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Leslie continues to crawl over the Central Atlantic. The storm's swell will affect the Florida coastline & much of the U.S. east coast through the weekend & - when combined with onshore flow - result in a high rip current risk at area beaches. Otherwise Leslie will stay far away from any land areas.
Clusters of strong convection persist over the Caribbean. Broad low pressure has developed, but the t'storms lack organization & there is a fair amount of mid & upper level shear at the moment. Tropical development over/near the Gulf, Caribbean &/or SW Atlantic appears probable next week but the end result is still - as one would expect at this early juncture - far from certain. Long range global forecast models have at times "lost" this system. I would expect models to become more consistent in developing this potential tropical cyclone in the coming days.
The overall pattern through the first two weeks of Oct. will favor tropical development over the Atlantic Basin. The velocity potential anomaly map below indicates expansive green lines - upward motion - spreading from the E. Pacific into the Atlantic Basin, part of a MJO (Madden-Julian Oscillation) pulse. While tropical development could occur just about anywhere, it would appear we especially need to be vigilant of the Caribbean &/or Southwest Atlantic from approximately Oct. 8 through the 16th.
The area of concern matches up with the "hot spots" for Oct. tropical cyclone genesis (development):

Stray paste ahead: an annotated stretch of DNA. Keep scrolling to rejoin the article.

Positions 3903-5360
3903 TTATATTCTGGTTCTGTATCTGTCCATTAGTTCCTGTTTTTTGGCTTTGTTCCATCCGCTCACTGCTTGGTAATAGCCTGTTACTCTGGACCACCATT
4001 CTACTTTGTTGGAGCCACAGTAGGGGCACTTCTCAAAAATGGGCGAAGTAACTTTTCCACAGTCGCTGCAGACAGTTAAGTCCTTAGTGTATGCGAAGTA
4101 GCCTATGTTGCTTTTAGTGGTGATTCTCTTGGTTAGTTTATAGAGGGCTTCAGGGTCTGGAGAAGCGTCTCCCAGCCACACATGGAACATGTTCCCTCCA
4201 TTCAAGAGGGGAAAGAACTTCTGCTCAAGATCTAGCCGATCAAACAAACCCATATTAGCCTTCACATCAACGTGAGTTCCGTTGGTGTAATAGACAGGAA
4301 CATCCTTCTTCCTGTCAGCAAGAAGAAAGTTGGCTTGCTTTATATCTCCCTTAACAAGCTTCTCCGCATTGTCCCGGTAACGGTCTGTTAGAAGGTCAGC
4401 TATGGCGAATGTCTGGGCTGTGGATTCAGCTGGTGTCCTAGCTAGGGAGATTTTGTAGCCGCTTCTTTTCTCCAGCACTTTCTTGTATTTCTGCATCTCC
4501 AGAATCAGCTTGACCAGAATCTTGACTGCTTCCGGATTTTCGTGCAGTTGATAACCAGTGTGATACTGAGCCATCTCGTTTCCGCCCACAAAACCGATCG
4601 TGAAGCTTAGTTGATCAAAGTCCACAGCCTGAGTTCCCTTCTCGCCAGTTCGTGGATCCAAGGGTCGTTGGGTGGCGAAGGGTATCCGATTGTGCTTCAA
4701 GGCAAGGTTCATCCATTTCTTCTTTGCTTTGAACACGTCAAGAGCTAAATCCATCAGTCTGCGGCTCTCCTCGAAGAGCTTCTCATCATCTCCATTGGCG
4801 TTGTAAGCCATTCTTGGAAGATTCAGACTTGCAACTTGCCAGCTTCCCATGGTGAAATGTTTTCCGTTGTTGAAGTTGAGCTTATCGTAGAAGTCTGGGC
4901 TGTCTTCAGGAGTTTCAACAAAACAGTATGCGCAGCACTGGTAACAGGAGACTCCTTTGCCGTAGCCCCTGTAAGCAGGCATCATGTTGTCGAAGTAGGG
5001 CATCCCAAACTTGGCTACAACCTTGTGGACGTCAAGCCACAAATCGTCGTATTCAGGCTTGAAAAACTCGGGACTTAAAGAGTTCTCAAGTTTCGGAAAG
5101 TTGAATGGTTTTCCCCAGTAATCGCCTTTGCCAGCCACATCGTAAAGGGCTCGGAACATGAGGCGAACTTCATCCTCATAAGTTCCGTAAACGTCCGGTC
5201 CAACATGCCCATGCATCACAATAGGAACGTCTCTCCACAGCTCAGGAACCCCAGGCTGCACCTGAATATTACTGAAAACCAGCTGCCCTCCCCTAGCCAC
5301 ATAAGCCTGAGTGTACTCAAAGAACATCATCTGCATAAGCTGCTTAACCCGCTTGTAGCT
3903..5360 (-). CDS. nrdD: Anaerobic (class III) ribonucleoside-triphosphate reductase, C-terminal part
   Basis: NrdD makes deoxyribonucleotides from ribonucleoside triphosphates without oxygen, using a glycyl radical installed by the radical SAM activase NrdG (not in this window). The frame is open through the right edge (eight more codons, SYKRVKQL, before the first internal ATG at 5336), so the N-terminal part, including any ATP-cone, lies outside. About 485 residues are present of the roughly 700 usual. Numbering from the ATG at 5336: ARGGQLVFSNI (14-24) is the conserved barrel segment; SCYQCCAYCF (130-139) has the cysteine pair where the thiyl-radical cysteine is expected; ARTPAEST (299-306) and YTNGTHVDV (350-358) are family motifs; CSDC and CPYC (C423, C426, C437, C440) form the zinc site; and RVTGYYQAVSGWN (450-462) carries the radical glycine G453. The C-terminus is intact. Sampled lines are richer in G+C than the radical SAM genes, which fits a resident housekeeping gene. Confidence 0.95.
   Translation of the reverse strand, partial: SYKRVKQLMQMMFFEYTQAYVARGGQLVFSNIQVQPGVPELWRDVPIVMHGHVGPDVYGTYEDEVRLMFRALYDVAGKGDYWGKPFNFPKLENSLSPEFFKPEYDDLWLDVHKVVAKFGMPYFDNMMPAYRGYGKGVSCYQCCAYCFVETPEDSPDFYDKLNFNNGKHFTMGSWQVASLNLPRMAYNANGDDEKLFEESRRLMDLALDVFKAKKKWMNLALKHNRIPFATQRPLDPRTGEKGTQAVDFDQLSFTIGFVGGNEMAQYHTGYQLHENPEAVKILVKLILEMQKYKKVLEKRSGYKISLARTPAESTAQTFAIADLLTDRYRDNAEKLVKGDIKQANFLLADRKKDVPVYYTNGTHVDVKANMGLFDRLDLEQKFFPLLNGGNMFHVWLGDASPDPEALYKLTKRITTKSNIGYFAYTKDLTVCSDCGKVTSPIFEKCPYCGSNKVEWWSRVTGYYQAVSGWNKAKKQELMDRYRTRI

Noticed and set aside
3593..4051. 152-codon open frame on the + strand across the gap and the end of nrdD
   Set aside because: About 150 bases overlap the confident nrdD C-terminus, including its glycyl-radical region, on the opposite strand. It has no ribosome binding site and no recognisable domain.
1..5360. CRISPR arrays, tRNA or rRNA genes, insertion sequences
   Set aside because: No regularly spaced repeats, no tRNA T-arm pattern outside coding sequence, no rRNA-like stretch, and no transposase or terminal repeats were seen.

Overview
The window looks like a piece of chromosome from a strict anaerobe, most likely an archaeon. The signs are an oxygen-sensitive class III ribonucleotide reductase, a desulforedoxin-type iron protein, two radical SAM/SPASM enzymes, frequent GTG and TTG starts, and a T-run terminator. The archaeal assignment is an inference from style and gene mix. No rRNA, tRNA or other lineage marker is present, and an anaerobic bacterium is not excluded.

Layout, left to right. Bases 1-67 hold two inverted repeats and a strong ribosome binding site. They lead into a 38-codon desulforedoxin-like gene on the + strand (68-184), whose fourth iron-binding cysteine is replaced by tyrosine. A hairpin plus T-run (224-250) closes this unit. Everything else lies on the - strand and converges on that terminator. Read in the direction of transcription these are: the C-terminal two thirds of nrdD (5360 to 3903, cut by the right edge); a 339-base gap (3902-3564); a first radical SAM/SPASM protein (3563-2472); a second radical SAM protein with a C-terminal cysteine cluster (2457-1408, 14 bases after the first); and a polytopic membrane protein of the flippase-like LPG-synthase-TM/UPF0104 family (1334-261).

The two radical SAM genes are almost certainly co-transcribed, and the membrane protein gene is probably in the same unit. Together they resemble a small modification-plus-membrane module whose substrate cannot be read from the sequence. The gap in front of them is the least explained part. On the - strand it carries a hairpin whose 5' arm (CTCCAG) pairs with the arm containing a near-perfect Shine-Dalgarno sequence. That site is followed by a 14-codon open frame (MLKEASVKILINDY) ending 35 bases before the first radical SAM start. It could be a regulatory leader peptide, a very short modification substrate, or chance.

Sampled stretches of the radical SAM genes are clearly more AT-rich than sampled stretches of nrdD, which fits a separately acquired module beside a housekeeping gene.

CIMMS satellite below shows the extent of dry air but also indicates it doesn't necessarily shut down the basin. Note the considerable dry air between Leslie & Florida which will help to shut down widespread rainfall for Jacksonville/NE Fl./SE Ga. through Friday/Saturday.
Mid & upper level wind shear (enemy of tropical cyclones) analysis (CIMMS). The red lines indicate strong shear:
The Atlantic Basin....
Gulf of Mexico:
Water vapor imagery (dark blue indicates dry air) - notice the dry air spinning into Leslie:
Deep oceanic heat content is seasonably high over the Caribbean, Gulf of Mexico & SW Atlantic as one would expect early in the fall....
Sea surface temp. anomalies:
SE U.S. surface map:
Surface analysis centered on the tropical Atlantic:
Surface analysis of the Gulf:
The E. Pacific remains active....
"Sergio" is a strong hurricane well offshore of Mexico, far to the south/southwest of the Baja & will turn northwest over open water through late week then veer back to the west. Eventually the tropical cyclone - or its remnants - may affect parts of Mexico, the Baja & Southwest U.S. next week when a deep upper level trough sets up shop over the Western U.S.